# Actual Cash Value estimate

6 Replies

Might anybody venture an estimate on this? . . .

1) a 60 year old house in dated but reasonably good condition is purchased for 75K

2) the insurance agent's system determines that the correct replacement cost value for that square footage in that location is 190K

3) it's insured for 190K, but with Actual Cash Value coverage

What amount might be paid by the insurance company if it was a total loss shortly after it was purchased?

Any opinions would be much appreciated. Thanks.

Ken

Thats a very good question without an easy answer. I can give you a generic one and hopefully that is helpful. Because every home has different features, building material quality, and age of materials, (maybe the kitchen was renovated 5 years ago) the value and depreciation can vary greatly.

The rule of thumb I've used for easy ACV calculation is if its a frame home depreciate by 1% per year and if its brick then its .5% per year, up to a max of 50% depreciation. When it comes to ACV its better to be a little over insured than underinsured because if your underinsured you may get penalties on top of depreciation when you dont carry a minimum amount of coverage to satisfy the contract with the insurance company (called coinsurance penalties).

Ok, here it goes. RC is replacement cost and ACV is actual cash value.

RC=190,000, Depreciation for frame=50% (54 years times 1% stop at max 50%), Depreciation for brick=27% (54yrs x .5%)

So then you take the depreciation amount off of the replacement cost for your insured value.

\$190,000x50%=\$85,000 (This happens to be the depreciation amount and the value because its exactly half)

\$190,000x.27%=\$51,300 (That is the amount the RC is reduced by so the home should be insured for \$138,700)

So if you have a partial claim lets say for \$10,000, the depreciation still applies. With a frame home the payout would be \$5,000 minus the deductible and a brick home would be \$7,300 minus deductible.

Now this is all a best guess at what your ACV could be. A claims adjuster would come through at the time of a claim and depreciate everything according to age and care to determine a value.

All that being said, being insured for RC while the company will only pay ACV means you are probably over-insured. From a claims perspective you will be fine. The problem is you are paying premiums for \$190,000 of coverage when the carrier is not going to pay that out when you have a claim.

Hopefully this reply is useful for you.

That's a very thorough and informative reply. Thanks for that. In this case, the construction is frame, so on a 190K policy its ACV is about 85K. A few questions . . .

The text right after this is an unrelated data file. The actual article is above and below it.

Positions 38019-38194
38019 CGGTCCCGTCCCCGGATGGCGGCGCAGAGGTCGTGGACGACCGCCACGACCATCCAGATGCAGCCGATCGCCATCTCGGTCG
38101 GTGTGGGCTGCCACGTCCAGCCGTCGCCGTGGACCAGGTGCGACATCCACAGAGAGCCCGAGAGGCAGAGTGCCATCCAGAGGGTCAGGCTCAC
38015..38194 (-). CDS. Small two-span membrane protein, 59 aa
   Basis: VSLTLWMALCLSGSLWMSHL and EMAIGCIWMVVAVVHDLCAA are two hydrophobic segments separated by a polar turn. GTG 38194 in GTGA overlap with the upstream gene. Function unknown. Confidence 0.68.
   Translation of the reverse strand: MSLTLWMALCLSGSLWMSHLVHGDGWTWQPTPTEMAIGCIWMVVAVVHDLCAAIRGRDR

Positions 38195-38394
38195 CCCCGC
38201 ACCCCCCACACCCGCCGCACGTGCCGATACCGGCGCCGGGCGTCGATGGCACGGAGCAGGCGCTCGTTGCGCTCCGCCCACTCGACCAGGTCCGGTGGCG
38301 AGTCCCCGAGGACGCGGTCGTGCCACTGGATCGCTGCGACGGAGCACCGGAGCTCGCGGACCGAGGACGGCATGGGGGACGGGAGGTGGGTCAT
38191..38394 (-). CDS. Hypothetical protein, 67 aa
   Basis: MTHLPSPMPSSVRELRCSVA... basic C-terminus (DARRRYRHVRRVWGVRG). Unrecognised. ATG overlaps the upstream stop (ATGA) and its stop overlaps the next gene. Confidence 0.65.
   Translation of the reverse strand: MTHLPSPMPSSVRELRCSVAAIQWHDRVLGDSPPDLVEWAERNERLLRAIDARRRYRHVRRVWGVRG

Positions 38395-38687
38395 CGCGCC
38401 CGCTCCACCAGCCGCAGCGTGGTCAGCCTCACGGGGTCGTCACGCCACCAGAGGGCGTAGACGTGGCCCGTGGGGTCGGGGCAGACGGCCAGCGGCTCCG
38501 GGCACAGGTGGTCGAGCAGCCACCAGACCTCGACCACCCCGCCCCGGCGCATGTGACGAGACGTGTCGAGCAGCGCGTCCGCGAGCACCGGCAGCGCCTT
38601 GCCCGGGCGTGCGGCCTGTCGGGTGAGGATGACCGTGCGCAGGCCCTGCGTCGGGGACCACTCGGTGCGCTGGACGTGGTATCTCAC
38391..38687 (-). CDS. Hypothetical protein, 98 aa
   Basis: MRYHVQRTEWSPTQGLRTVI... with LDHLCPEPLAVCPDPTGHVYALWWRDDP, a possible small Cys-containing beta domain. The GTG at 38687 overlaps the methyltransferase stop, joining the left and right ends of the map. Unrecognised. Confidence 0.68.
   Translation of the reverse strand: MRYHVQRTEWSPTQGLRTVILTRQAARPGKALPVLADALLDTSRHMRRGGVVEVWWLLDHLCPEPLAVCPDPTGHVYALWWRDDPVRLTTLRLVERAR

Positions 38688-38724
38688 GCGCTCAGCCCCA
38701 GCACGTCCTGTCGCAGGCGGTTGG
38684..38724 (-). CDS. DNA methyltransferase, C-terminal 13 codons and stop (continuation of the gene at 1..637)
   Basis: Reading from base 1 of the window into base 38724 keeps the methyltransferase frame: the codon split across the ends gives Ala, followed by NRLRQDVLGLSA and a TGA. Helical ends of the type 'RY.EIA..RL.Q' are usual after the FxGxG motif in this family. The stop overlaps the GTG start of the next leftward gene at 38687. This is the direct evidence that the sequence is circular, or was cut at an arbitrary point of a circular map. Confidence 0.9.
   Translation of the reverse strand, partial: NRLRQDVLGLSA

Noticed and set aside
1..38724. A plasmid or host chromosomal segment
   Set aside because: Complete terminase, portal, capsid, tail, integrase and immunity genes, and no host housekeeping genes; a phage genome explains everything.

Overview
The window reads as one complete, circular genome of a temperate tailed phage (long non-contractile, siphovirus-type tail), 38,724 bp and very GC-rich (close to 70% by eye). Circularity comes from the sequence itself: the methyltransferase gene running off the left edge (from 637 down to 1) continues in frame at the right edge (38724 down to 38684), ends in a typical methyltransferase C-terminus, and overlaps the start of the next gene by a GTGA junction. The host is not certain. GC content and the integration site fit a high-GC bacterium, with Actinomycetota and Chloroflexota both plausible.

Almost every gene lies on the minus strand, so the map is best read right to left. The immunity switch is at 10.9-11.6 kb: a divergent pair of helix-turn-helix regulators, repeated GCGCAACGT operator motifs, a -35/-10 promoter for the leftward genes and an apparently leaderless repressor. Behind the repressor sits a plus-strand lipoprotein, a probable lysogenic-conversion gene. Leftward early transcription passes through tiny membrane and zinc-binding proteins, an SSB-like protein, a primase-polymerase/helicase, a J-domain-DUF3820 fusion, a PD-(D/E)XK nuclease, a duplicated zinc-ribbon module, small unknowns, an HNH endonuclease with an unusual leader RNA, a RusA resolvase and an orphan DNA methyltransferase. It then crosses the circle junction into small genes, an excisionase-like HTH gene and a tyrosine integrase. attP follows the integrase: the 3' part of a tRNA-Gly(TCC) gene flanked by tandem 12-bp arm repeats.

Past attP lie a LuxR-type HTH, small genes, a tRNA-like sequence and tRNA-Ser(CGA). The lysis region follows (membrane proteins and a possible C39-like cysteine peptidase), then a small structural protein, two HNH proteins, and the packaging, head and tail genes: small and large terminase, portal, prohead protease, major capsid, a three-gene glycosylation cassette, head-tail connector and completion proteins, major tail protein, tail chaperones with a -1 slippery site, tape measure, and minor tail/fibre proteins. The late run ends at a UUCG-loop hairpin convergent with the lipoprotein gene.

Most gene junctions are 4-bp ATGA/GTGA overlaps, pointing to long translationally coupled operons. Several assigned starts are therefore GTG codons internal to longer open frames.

1) Would the insurance company pay out 85K even though it was purchased for 75K?

2) As the rehab proceeded I presume that the ACV would increase, is that correct?

3) If so, how might the increase in value be calculated in the event of a total loss?

Those questions are specific to the contract you have with the insurance company.

1.) ACV is not related to market value (purchase price). There are companies that will not let you purchase more insurance value than purchase price but still use the ACV rules which could give you penalties on a claim payout for being underinsured. Crazy but true.

2.)ACV values are deteremined by a claims adjuster. If it was me I would keep records of all repairs and upgrades so you can value those at the time of a claim. Also check with the company if you need to increase insurance values when you update the building. Some have a minimum amount you have to be insured (called a coninsurance clause) and your upgrades could push up your value and possibly create penalties.

3.)Companies like Foremost have a what if claims scenario line you can call and they will tell you if the claim would be paid and how much. Hopefully your insurance agent knows ACV and can give you some good guidance on that. Just be aware you do not get more insurance than you paid for and if you dont pay for enough there will be a penalty assessed to the claim payout. If you pay for too much, while there are no penalties, you just paid for more coverage than your are going to get.

Thanks again. You've been very helpful.

What was the premium difference for ACV vs RCV coverage? Might not be big enough to justify the lesser coverage ...

I haven't been able to find many companies that will issue RC on a rehab in PA. In this particular case . . .

190K ACV + 1M Liability Builder's Risk with Erie is \$60 per month

150K RC + 1M Liability Builder's Risk with NREIG is \$125 per month

If Erie would consider the ACV of the existing house to be at least 75K, the coverages would appear to be similar, because the ACV of any improvements would seem likely to be the same value as RC.